I’m a huge fan of both indie comics and indie journalism, so I was thrilled to see Pulitzer-nominated cartoonist Ted Rall start a Kickstarter project last month to fund his return to Afghanistan. I may not always agree with his politics, but I’ve found his long-form foreign reporting to be unique and thought-provoking.
He graciously agreed to an interview over Skype, which we posted late last week as the second episode of the Kickstarter Podcast. I thought it came out well, though I clearly still need to work on my audio mixing skillz (sounds better on headphones!) and perfecting my NPR voice.
You can stream and download the MP3.
Rall’s a controversial figure, especially reviled among political conservatives, even though he’s leveled some of his toughest criticisms at the Obama administration. While most attention’s focused on his syndicated cartoons, he’s also written six non-fiction books, half of those focused on his travels across the ‘Stans — Tajikistan, Kazakhstan, Uzbekistan, Kyrgyzstan, Pakistan, and Afghanistan. In 2002, he published To Afghanistan and Back, a mix of written dispatches, cartoons, and a graphic novella documenting his experiences on the ground during the U.S. invasion after 9/11.
All of Ted Rall’s previous trips were funded by news organizations, but with budgets for foreign correspondents slashed, he’s turned to his fans to fund his return trip. We talk about the changing media landscape, his previous books, and what it’s like being a NYC cartoonist in one of the most dangerous places on Earth.
The more things change…
“… Anyone who wants to can see a list of all the events you are planning on attending? It’s like a stalker’s delight.”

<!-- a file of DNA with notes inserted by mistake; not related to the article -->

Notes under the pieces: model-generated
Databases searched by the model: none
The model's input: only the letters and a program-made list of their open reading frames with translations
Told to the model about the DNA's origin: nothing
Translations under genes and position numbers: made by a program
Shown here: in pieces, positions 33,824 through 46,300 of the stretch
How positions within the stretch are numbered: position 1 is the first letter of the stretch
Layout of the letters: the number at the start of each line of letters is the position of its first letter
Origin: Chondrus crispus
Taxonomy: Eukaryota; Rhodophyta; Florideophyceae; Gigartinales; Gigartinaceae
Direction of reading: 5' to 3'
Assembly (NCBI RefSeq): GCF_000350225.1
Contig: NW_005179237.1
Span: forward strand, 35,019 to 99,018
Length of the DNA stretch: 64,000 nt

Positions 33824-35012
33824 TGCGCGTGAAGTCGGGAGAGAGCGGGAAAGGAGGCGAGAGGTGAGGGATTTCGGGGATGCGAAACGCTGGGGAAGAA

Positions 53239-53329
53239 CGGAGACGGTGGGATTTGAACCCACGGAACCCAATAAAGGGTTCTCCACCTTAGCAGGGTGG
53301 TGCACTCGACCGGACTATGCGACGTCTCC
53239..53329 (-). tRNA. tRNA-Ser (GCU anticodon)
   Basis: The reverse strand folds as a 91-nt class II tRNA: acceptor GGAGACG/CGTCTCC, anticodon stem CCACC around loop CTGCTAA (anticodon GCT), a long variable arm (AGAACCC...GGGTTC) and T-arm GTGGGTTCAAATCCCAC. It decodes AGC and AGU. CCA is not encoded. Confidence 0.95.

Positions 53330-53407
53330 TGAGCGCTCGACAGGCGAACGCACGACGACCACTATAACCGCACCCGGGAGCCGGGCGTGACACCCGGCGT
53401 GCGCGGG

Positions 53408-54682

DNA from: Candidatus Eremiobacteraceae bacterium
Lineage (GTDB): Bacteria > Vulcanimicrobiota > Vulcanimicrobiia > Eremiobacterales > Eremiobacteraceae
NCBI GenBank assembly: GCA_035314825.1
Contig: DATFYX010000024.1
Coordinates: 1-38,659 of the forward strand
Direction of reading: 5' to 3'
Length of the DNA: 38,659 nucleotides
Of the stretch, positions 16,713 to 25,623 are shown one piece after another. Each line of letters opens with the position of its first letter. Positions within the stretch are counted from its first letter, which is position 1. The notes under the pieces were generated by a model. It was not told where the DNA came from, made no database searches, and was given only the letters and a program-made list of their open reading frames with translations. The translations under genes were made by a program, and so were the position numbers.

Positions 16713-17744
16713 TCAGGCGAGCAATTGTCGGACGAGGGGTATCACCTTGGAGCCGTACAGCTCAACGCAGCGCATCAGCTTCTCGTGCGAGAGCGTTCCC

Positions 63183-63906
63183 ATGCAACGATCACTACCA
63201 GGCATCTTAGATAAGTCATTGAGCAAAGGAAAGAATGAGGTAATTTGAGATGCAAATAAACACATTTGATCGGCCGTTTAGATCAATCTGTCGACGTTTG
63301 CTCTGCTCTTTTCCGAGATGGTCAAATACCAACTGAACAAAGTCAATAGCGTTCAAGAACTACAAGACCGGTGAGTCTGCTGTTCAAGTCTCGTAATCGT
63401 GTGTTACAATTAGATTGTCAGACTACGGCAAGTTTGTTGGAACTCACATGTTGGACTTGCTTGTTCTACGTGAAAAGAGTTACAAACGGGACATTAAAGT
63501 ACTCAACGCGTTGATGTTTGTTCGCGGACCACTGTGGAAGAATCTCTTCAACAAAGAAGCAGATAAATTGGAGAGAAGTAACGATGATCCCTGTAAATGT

— Comment about Upcoming.org from September 23, 2003, six days after launch
“It’s bad enough we’re using real names and telling people where we’ve been. Now it’s like prepping someone for the best times to try robbing your apartment.”
— Comment from June 2005
Further back, from the Montreal Gazette, September 1983…
From 1977, don’t list your weddings or funerals in the paper, unless you want to get robbed…
While digging through some books, I stumbled on this DEN.net press packet from November 1999, six months before the notorious video startup’s collapse.
The packet’s a nice little time capsule of their dot-com excess, with promo materials, a breathless press release about their relaunch (“Youth Culture Network Creates Groundbreaking Content That Revolutionizes The Interactive Entertainment Experience”), and copies of articles from the New York Times, USA Today and the Wall Street Journal.
They took the site down for three full days to launch their redesign, something you don’t see often these days. “DEN is here and we’re changing the face of entertainment for Gen Y audiences, bringing this age group an interactive experience unlike anything they’ve known,” said then-CEO, Jim Ritts. (He was ousted three months later after their IPO was shelved.)
For me, the highlight is an included copy of “The 4th Annual P.O.V. 100 Best Web Sites,” where they appeared at #4. Published by the short-lived P.O.V. magazine, which itself shuttered a month before DEN declared bankruptcy, it’s a nice artifact of the era.
All the usual suspects are there — Broadcast.com, hot off their $5.7B acquisition by Yahoo!, Third Voice, and Six Degrees, alongside webzines like Feed, Word, and Brunching Shuttlecocks and proto-blogs like Cardhouse, Obscure Store, and Jeffrey Zeldman Presents. Debuting on the list at #93, a new search engine named Google that “really works, scouring billions of links for junk-free matches — and it does so quickly.” #100 is Joshua Schachter’s Memepool, “an ever-expanding set of links from smart folks who exist only in cyberspace.”
Surprisingly, DEN.net is still online, an archive of some old videos and documents, with the intriguing tagline “We’re back…” But since it’s stayed exactly the same since August 2007, I wouldn’t hold my breath for a relaunch.